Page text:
Marquette 59, Davidson 58

Late comeback leads Marquette past Davidson

LEXINGTON, Ky. — Vander Blue had no doubt where he was going with the ball. The Marquette guard’s only concern was whether he'd have room to make it happen.

Blue needed just four seconds to make his own path. Taking Jamil Wilson’s inbounds pass at midcourt with 5.5 seconds remaining, he drove left past Jake Cohen for a layup that completed a rally from 9 points down and gave the third-seeded Golden Eagles an improbable 59-58 victory over No. 14 Davidson in Thursday’s second-round NCAA Tournament game.


‘‘All I was thinking was, ‘If I get to the rim, I have to finish,’ ’’ said Blue, who scored 7 of Marquette’s final 10 points, including a 3-pointer with 28 seconds left. ‘‘I'm not ready to go home, I know our team’s not ready to go home.

‘‘We got down by like 7, nobody ever panicked . . . Nobody missed a beat. We knew the game isn’t over until the clock hits zero.’’

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Blue was there to ensure time ran out on Davidson, intercepting the last-ditch inbounds pass to seal a remarkable rally and set off a noisy celebration among players and Golden Eagles fans at Rupp Arena. Marquette advanced to Saturday’s third round against Butler.

It’s mostly thanks to Blue and Wilson.

Blue finished with 16 points and Wilson added 14, but their consecutive 3-pointers brought Marquette to within 58-57 with 11 seconds left. The Golden Eagles then caught a huge break when De'Mon Brooks’s long inbounds pass went out of bounds at midcourt with 5.5 seconds left, providing another opportunity.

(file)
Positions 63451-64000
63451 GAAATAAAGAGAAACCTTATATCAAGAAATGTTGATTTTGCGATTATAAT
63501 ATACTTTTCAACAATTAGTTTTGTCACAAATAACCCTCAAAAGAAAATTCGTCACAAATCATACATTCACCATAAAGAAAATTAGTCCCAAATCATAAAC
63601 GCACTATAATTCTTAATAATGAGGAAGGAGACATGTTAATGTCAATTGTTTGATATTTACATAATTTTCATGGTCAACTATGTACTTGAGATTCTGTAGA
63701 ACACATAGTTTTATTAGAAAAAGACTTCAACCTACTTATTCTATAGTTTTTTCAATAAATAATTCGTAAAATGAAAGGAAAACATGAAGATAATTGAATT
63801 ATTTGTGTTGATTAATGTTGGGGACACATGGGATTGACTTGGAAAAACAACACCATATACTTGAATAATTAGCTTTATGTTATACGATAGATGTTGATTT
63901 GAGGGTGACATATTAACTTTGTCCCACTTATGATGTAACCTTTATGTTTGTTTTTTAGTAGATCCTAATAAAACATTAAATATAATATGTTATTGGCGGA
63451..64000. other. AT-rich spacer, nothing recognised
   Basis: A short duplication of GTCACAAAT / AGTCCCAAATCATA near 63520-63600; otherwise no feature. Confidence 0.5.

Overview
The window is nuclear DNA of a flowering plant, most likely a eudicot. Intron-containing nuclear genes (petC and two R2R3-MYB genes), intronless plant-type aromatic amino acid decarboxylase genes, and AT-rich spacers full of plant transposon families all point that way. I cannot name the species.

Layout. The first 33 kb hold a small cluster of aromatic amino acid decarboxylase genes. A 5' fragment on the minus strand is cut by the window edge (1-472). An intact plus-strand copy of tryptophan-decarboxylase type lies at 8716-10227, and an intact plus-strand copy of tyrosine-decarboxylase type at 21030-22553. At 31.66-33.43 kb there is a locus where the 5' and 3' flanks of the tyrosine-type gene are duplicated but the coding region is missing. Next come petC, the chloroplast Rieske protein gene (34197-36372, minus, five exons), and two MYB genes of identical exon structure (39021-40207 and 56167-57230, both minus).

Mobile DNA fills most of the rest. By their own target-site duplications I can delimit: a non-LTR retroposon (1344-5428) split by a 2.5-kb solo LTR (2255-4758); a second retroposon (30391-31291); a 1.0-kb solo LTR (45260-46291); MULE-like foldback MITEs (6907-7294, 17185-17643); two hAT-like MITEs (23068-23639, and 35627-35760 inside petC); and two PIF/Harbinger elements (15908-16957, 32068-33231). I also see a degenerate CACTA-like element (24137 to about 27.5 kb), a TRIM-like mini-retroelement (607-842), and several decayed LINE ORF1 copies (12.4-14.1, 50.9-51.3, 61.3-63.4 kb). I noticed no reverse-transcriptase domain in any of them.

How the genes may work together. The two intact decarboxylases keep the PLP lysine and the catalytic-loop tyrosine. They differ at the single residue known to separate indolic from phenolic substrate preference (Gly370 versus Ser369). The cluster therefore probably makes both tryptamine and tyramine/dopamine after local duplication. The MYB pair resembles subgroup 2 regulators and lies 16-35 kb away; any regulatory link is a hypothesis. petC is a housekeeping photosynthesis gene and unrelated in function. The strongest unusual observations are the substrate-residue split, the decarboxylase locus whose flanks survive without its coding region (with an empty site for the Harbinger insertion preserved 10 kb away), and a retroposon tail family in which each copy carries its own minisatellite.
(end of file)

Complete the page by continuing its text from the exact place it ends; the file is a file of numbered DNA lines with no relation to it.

‘‘De’Mon just threw it a little too far,’’ said Davidson forward Jake Cohen, who scored a game-high 20 points, including 12 in the second half. ‘‘That’s how it goes sometimes.’’

On the winning play, Cohen added, ‘‘I got switched onto him and he got by me. Hindsight’s 20-20. It’s really easy to look back now and draw up something different. He made a big play and made a big shot.’’

The Golden Eagles (24-8) won for the fifth time in six games despite shooting 20 of 58 from the field (35 percent), including 4 of 15 from 3-point range. Marquette’s known more for its inside scoring than outside to begin with, but it got clutch shots from Blue and Wilson when the game seemed to be in Davidson’s hands.

A 9-1 run gave the Wildcats a 49-40 lead, and they seemed poised to seal the game thanks to Cohen — plus Brooks and Nik Cochran, who both scored 11. But Marquette kept plugging away and was within range in the final minutes.

Then came perimeter jumpers from Blue and Wilson. Brooks’s turnover followed and Blue took over from there.

‘‘After my first three, it felt like things were going good,’’ Wilson said. ‘‘Van put the ball in the basket. It just opened up, going back to what we know best.’’

The comeback spoiled Davidson’s upset bid and halted the nation’s longest winning streak at 17 games. The Wildcats (26-8) entered the game shooting nearly 47 percent from the field, 37 percent from 3-point range, and 80 percent from the free throw line.

Their numbers weren’t as good on Thursday, but the Wildcats thought they had enough.

‘‘We emptied our tank today,’’ Davidson coach Bob McKill­op said. ‘‘Credit Marquette, they made three plays down the stretch.’’

The Golden Eagles’ main goal going in was to create opportunities inside.

Early on, though, they couldn’t hit from anywhere.

As Marquette was missing 10 of its first 11 attempts, Davidson came out hot. Chris Czerapowicz, J.P. Kuhlman, and Cohen all made 3-pointers in the Wildcats’ 12-2 start.

By the half, Marquette had closed to 25-23 and the next 10 minutes were tight, with six ties and seven lead changes before Brooks’s two free throws put Davidson up, 40-38. After Wilson’s free throw for Marquette, Tyler Kalinoski followed with a 3-pointer and Cochran added a bank to put the Wildcats up by 6, leading to a Golden Eagles timeout with 9:24 left.

The Wildcats’ lead stretched to 9 with less than seven minutes left, but then came the comeback that Blue will remember for a while.

‘‘It’s the NCAA Tournament, and nothing’s coming easy,’’ he said. ‘‘If you want to win, you've got to take it.’’

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